I’m marking each of the singles out of 10. Marks will vary according to my mood and circumstances as well as by the quality of the record. No consistency is intended and none should be assumed – take them as seriously as you like. If you’re registered and logged in, you can give your OWN mark out of 10 to each record, and the aggregate shows up on the FT Readers Top 100 view.

Baby jumps:   1955   1960   1965   1970   1975   1980   1985   1990   1995   2000


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  1. 61
    admin on 30 Jan 2011 #

    It was a 5 (and it had lost it’s date and order number too, weird.

    (possibly it never had them from the time I got Tom to put the data into special fields instead of in the article)

  2. 62
    a few quick links « echo&sway on 23 Mar 2011 #

    […]  Everyone already knows that Tom Ewing’s Popular, his rundown of the complete history of the UK #1 singles, is a must-read, but his latest post (the […]

  3. 63
    Brendan on 12 Sep 2012 #

    I’m new here and I’ve been trying to find Populist so I can add my vote but can’t find it.

  4. 64
    lonepilgrim on 12 Sep 2012 #

    @63 Hi Brendan – welcome aboard – someone else may be able to confirm but I suspect that you may need to be registered and logged on to the site first. Then when you select any of the Popular entries you should see a range of scores for you to award that song. You can sort the list above by score as I’m sure you’ve worked out.

    Things are a bit quiet here at the moment but I remain optimistic that Popular will be revived at some stage. Do feel free to add your comments to existing entries, as that is often the cue for revived discussion on a forgotten gem.

  5. 65
    Brendan on 13 Sep 2012 #

    Don’t I have to be registered and logged in in order to be able to have my name with my comment? In which case I still can’t see where the scores are when I look at the entries.

  6. 66
    Brendan on 13 Sep 2012 #

    Never mind. Sorry for being dumb. I found the login and hopefully when the password is sent I should be all set. Thank you for help lonepilgrim.

  7. 67
    malmo58 on 20 Jan 2013 #

    Date of God Save The Queen should be 11th June.

  8. 68
    Patrick Mexico on 28 Jun 2013 #

    The Outhere Brothers achieving the dreaded double here. That is quite a feat, though, as are Elvis, Wonder and McCartney playing the Rangers of last year/Leeds United of 2007/pre-sheikhs Man City of 1998 role.

  9. 69
    admin on 17 Aug 2013 #

    In the ave v std dev graphs, I’m intrigued by the outside edge in the top left and top right.

    top left is widely disliked, not-insignificant love
    both star trekkin and the chicken song here (quite close) which is perhaps about the appeal of comedy in general, not just comedy songs. (Slightly further in TWO stevie wonder tracks)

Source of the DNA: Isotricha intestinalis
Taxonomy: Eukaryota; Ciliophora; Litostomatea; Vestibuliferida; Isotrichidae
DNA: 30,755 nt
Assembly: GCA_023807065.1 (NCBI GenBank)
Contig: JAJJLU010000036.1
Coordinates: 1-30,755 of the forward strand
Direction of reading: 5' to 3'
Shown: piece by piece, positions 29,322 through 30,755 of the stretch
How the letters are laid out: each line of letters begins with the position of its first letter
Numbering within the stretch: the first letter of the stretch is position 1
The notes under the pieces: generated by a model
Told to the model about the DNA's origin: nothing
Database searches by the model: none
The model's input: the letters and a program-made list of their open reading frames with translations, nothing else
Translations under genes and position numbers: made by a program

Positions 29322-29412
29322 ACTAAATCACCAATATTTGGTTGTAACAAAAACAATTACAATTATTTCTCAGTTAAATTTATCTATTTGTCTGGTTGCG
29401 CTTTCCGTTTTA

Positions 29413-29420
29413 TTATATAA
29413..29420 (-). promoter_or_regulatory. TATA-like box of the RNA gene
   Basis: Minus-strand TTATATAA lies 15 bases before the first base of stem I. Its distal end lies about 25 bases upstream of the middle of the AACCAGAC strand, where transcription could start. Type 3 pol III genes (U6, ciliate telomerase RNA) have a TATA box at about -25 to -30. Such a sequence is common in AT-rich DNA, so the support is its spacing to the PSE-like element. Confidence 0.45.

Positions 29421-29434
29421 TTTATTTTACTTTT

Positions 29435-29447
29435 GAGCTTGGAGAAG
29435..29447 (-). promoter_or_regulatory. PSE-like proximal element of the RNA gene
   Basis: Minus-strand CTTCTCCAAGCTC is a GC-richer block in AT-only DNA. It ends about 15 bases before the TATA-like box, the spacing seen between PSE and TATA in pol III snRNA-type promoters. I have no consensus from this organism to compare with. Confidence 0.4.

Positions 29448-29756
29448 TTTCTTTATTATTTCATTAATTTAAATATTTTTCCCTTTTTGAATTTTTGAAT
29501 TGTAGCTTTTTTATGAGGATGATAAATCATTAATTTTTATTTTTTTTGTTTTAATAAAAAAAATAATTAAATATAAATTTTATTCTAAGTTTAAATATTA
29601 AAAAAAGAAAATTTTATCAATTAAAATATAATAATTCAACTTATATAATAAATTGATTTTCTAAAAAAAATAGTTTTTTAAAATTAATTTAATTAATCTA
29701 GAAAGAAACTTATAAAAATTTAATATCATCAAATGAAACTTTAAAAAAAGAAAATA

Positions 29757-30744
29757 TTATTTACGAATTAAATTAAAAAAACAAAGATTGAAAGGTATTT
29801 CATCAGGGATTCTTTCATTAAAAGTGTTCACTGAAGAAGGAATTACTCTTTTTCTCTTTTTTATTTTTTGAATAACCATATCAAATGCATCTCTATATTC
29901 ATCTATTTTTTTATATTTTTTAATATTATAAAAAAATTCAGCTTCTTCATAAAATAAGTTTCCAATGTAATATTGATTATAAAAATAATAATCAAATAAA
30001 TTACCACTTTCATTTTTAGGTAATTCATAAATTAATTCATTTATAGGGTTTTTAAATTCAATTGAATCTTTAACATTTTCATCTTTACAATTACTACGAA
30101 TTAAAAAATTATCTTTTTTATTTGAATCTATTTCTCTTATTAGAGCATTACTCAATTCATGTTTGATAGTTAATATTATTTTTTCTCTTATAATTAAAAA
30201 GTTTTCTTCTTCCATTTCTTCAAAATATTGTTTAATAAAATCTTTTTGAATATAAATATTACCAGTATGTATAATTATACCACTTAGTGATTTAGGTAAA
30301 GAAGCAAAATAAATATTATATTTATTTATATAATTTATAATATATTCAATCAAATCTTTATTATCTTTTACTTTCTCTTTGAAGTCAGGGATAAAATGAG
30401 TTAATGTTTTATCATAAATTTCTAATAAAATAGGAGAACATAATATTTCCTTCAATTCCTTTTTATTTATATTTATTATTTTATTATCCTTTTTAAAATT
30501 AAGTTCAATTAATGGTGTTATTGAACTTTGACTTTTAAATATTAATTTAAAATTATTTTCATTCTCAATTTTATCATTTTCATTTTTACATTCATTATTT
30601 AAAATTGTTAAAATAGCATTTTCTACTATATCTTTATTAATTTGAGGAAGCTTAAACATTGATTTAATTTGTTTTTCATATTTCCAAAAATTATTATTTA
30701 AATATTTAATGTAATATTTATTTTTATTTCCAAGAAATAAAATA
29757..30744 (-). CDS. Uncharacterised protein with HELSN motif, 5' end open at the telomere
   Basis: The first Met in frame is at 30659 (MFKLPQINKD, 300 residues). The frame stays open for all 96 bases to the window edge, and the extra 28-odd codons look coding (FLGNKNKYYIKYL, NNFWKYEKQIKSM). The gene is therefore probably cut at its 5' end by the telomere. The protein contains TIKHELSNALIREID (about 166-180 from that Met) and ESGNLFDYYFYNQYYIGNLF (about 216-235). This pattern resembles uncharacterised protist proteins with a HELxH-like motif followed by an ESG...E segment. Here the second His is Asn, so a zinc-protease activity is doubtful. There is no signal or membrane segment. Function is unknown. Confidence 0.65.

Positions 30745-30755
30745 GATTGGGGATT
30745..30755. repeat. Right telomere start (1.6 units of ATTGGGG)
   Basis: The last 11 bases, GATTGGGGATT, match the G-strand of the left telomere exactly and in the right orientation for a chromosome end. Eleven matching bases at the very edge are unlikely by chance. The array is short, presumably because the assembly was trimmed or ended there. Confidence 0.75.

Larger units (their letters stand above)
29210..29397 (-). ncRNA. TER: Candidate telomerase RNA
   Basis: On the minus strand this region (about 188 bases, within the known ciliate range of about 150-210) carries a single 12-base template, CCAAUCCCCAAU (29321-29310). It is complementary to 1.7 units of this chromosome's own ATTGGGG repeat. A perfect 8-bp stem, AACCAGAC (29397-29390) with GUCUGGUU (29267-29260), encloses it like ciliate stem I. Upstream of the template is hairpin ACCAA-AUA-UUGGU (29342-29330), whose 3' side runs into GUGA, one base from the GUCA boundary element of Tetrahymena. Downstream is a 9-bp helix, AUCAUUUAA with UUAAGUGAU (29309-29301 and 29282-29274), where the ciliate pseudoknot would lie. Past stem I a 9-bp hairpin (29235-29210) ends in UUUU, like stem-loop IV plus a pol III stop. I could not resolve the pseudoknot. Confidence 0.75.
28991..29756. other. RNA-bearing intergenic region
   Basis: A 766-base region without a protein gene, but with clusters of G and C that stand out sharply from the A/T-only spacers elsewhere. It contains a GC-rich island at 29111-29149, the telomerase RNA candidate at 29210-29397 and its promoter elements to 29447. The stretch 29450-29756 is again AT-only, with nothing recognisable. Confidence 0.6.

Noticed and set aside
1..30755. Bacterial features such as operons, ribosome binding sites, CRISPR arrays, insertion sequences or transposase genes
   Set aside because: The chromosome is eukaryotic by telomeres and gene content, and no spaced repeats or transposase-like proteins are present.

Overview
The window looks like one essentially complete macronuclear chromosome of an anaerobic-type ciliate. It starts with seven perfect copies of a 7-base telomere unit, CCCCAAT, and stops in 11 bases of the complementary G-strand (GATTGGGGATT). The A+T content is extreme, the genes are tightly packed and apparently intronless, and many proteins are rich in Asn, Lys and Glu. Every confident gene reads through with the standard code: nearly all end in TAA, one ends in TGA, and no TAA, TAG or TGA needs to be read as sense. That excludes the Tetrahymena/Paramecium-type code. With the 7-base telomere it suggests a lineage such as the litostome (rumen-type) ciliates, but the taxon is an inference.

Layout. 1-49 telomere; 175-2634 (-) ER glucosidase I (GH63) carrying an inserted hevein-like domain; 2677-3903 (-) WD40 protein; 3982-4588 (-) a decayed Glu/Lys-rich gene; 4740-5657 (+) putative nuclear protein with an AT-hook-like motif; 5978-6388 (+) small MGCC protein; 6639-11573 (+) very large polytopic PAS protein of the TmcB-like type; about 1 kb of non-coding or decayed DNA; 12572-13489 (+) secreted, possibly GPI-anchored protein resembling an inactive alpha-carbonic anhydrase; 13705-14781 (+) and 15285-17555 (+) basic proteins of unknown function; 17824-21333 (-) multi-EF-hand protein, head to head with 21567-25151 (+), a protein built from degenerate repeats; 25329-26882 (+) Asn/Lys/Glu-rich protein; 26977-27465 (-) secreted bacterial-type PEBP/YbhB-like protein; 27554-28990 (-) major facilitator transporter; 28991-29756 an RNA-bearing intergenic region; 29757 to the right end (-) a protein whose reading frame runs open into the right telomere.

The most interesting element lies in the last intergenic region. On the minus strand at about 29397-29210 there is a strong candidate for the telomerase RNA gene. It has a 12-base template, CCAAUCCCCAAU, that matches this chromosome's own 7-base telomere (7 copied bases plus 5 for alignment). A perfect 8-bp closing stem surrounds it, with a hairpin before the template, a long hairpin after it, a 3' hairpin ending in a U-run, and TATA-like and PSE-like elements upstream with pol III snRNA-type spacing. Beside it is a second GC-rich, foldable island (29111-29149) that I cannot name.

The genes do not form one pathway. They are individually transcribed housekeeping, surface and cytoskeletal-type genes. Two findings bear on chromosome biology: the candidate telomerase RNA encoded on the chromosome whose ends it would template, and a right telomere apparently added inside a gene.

top right is widely loved, not-insignificant dislike
    Wizzard “see my baby jive”, Hendrix “voodoo chile” dexy’s “come on eileen”, S&G “bridge over troubled water” and pistols “god save the queen”. The latter is a special case, the others is it too easy to ascribe overplayed/overfamilar? How about ‘can’t stop paying attention’ which is to say they have that quality you get when you love something so much you play it to yourself on repeat until you resent your own compulsion. (Slightly further inside is Total Eclipse of the Heart, which if I ruled the world would be clustered around the Donna Summer)

  10. 70
    Patrick Mexico on 1 Dec 2013 #

    How long does it take for votes on these polls to be recorded in the above statistics?

    Curious as I just marked 100th “best” entry so far, Beats International 1/10 (nothing personal, I’ll move it back to its natural 8, just an experiment!) but pushing the average mark down from 7.51 to 7.3 hasn’t made anything else emerge in its place yet.

    Thanks for this marvelous invention anyway – after all, I’m Daniel Sullivan, and standard deviation was my idea!

  11. 71
    Patrick Mexico on 4 Dec 2013 #

    Ah, it works. No worries. Just saved Dub Be Good To Me from being pushed off a cliff (though its author really should be for Slash Dot Dash Dot Dash Dot Com.)

  12. 72
    mapman132 on 17 Jan 2014 #

    Apologies if this has been discussed already, but I haven’t seen it, so here goes:

    At this writing, the highest ranked song from the 90’s is “Ready or Not” at the relatively modest position of #42. In contrast, I counted a whopping 14 records from the 90’s in the bottom 40. This seems rather….interesting.

    Possible theories:

    1) The number ones of the 90’s just collectively aren’t very good.

    2) The increasing number of participants in this forum, and increasing variety of opinions, means a regression to the mean of high-ranked songs. Of course, there should then be a corresponding regression to the mean of low-ranked songs, which clearly hasn’t happened.

    3) There is a greater agreement on what constitutes the pantheon of “great” songs the further back in time one goes, whereas one’s opinion of newer songs, which are more likely to be remembered as they were released in real time, is more likely to be affected by personal biases (ie: a song in a more recent genre I don’t care for is not likely to get a high score from me even if I can’t find any objective flaws in it).


  13. 73
    Brendan F on 18 Jan 2014 #

    I personally think it is theory 1). I made the point that Baby D was the best #1 since 1990 so I’m in full agreement that there were very few classic #1s in the time that’s been covered in that decade thus far. That said Sinead O’Connor would have been close to, if not in my all-time top 10 #1s and I’m amazed that it’s so low in the readers’ all-time list.